• Fig. 6 Characterization of the multichannel laser spectrometer.

    (A to C) Examples of transmission spectra associated with the spectral transitions of oxygen (green), carbon dioxide (red), and water vapor (blue). The spectrum measured by each spectrometric channel (colored symbols) is fitted to a predicted model (black line) by multiple linear regression analysis to retrieve the molecular concentration. The overall acquisition and processing time is within 10 ms. Residuals from the fitted model are shown in the subplots. (D to F) Calibration curves for the three spectrometric channels generated by a constant flow (50 liters/min) of pure gases and various calibration gas mixtures. The experimentally measured gas fractions are shown as symbols, with error bars in the x and y axes representing the absolute uncertainty (±1σ) in the composition of the gravimetrically prepared mixtures and in the output of the gas analyzer, respectively. For most data points, the error bars are contained within the size of the symbols. The line of identity is shown for reference.

  • Table 1 Summary of MFS performance specifications.

    Comparison between MFS performance specifications and the guideline values recommended by the ATS and the ERS (2). NA, not available.

    ComponentRecommendedMFS
    Volume accuracy±3%±0.2%
    Sample flow<20 ml/min0 ml/min
    Gas analyzer accuracy*±1% FSO for O2±0.45% FSO for O2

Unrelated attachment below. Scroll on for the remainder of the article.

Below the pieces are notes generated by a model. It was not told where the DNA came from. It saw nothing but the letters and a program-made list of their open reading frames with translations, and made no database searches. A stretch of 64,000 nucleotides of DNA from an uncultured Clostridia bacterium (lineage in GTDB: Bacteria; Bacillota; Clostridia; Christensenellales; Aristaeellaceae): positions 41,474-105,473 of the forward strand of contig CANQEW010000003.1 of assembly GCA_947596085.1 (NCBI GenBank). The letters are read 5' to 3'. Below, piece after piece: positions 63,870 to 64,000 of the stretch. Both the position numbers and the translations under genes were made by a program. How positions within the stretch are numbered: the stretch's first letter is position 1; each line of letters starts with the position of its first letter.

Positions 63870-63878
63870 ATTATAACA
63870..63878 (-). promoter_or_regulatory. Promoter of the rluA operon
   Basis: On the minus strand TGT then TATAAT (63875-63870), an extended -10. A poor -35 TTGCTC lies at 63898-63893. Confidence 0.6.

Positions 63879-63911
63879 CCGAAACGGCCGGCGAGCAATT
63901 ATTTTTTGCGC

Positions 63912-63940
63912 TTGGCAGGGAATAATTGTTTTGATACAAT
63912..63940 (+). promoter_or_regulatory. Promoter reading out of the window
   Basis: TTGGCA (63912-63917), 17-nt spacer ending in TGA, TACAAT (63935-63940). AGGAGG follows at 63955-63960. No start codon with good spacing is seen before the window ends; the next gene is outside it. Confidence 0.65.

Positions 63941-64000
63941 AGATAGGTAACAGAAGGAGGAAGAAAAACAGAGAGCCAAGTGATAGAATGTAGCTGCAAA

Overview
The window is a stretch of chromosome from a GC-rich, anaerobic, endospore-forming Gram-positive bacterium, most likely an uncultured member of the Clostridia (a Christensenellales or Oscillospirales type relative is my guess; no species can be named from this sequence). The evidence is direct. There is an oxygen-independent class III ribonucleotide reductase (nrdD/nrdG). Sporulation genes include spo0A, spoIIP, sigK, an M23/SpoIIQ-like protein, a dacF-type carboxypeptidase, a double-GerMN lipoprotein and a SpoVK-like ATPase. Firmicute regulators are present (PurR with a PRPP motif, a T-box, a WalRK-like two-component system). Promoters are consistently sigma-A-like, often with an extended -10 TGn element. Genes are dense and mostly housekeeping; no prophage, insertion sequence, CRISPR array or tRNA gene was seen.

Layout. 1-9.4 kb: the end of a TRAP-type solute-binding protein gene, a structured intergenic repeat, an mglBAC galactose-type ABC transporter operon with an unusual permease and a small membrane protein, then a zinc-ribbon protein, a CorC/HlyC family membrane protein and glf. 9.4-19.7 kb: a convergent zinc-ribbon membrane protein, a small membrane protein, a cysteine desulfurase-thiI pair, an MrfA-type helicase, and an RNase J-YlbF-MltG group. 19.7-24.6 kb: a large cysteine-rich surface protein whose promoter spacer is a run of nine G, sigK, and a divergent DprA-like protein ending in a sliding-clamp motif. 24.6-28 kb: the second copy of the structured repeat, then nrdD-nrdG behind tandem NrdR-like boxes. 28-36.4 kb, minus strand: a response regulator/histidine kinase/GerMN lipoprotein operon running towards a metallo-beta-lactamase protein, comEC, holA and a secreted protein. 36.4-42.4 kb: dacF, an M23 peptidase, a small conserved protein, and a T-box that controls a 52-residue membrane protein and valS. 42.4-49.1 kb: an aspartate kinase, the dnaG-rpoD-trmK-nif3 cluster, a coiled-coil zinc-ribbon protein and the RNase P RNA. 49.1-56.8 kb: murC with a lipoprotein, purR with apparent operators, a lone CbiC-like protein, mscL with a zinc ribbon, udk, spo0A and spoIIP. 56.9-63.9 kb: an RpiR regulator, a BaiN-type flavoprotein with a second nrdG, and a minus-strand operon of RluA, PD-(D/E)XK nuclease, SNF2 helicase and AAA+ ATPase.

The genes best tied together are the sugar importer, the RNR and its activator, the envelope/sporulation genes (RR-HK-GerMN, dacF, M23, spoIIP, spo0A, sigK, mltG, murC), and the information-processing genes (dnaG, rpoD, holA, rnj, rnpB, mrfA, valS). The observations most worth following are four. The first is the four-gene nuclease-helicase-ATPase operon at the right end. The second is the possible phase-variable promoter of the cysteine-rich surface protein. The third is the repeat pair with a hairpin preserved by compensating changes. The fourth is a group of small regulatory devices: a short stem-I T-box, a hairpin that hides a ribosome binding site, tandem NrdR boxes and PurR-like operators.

±1% FSO for CO2±0.5% FSO for CO2
    NA±1.7% FSO for H2O
    Gas analyzer precisionNA for O2±0.18% at 100% O2
    ±0.39% at 21% O2
    NA for CO2±0.20% at 8% CO2
    NA for H2O±1.72% at 4.7% H2O
    Gas analyzer, 10 to 90% rise time<100 ms10 ms
    Data sampling frequency≥100 Hz100 Hz
    Synchronization of flow and gas analysis10 ms5 ms

    *Accuracy is defined as the maximum expected linearity error expressed as a percentage of full-scale output (FSO) range. We have taken the FSO as 0 to 100% for oxygen, 0 to 10% for carbon dioxide, and 0 to 6% for water vapor, with the upper limits chosen as the maximum percentage level of each gas expected in the respired mixture under the experimental conditions.

    †Precision is reported as coefficient of variation (CV), which is defined as the ratio of the SD (σ) to the mean (μ), expressed as a percentage. For each reference mixture, σ and μ are computed from 3 s worth of consecutive concentration values returned every 10 ms. For each channel, precision is reported at the highest concentration point of the calibration curve (see Fig. 2). For oxygen, the value estimated at 21% level is also stated.

    Supplementary Materials

    • Supplementary material for this article is available at http://advances.sciencemag.org/cgi/content/full/2/8/e1600560/DC1

      Supplementary Methods

      Supplementary Results

      fig. S1. Calibration of the pneumotachograph.

      fig. S2. Effect of errors in the pneumotachograph calibration on gas exchange measurements.

      table S1. Summary of spectroscopic parameters.

    • Supplementary Materials

      This PDF file includes:

      • Supplementary Methods
      • Supplementary Results
      • fig. S1. Calibration of the pneumotachograph.
      • fig. S2. Effect of errors in the pneumotachograph calibration on gas exchange measurements.
      • table S1. Summary of spectroscopic parameters.